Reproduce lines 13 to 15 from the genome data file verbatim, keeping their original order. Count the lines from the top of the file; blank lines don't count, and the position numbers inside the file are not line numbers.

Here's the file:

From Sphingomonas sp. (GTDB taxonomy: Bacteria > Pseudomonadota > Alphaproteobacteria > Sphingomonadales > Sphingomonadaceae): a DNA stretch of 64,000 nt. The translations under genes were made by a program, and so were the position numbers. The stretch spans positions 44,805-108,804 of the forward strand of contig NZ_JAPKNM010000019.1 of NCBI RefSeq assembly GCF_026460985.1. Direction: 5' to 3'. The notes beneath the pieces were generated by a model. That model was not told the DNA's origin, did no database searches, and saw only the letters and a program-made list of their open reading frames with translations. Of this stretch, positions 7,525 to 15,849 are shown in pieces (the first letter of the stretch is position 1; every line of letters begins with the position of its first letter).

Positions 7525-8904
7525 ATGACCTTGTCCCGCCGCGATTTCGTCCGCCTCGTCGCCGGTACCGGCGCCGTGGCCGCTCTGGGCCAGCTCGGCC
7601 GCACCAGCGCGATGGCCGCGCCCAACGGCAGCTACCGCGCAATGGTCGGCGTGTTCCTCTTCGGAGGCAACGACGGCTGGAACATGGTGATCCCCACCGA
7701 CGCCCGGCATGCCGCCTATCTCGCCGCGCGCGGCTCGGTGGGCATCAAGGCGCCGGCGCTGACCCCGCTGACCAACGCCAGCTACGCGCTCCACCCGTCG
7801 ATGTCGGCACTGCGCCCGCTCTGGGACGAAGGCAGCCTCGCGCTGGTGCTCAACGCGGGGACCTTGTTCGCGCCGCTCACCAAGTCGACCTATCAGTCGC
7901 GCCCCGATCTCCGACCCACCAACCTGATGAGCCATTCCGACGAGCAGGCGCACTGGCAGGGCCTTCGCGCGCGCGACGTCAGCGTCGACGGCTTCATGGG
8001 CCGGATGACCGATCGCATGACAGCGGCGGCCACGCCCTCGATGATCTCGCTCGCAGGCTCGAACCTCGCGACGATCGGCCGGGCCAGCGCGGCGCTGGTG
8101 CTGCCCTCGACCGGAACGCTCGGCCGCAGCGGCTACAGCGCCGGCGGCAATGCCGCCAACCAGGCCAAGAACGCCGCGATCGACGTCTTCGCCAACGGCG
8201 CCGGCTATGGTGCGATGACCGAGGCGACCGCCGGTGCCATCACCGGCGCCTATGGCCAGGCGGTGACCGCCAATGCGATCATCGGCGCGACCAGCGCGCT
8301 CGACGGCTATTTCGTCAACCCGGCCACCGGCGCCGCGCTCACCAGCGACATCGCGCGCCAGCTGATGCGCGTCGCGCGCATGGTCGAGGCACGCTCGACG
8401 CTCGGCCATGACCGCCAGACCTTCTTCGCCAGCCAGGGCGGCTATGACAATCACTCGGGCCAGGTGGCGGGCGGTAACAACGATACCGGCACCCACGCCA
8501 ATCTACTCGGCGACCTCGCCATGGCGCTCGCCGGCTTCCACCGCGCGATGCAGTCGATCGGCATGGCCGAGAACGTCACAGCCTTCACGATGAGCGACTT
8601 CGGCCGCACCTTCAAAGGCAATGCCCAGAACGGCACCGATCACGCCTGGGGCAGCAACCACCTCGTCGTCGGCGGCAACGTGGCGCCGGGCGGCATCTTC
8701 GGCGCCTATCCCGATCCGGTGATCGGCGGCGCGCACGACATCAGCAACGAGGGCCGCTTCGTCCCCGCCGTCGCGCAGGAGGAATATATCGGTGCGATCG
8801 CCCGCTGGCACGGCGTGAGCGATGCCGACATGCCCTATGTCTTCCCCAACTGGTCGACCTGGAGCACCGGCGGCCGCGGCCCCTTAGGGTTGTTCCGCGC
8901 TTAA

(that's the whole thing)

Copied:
8501 ATCTACTCGGCGACCTCGCCATGGCGCTCGCCGGCTTCCACCGCGCGATGCAGTCGATCGGCATGGCCGAGAACGTCACAGCCTTCACGATGAGCGACTT
8601 CGGCCGCACCTTCAAAGGCAATGCCCAGAACGGCACCGATCACGCCTGGGGCAGCAACCACCTCGTCGTCGGCGGCAACGTGGCGCCGGGCGGCATCTTC
8701 GGCGCCTATCCCGATCCGGTGATCGGCGGCGCGCACGACATCAGCAACGAGGGCCGCTTCGTCCCCGCCGTCGCGCAGGAGGAATATATCGGTGCGATCG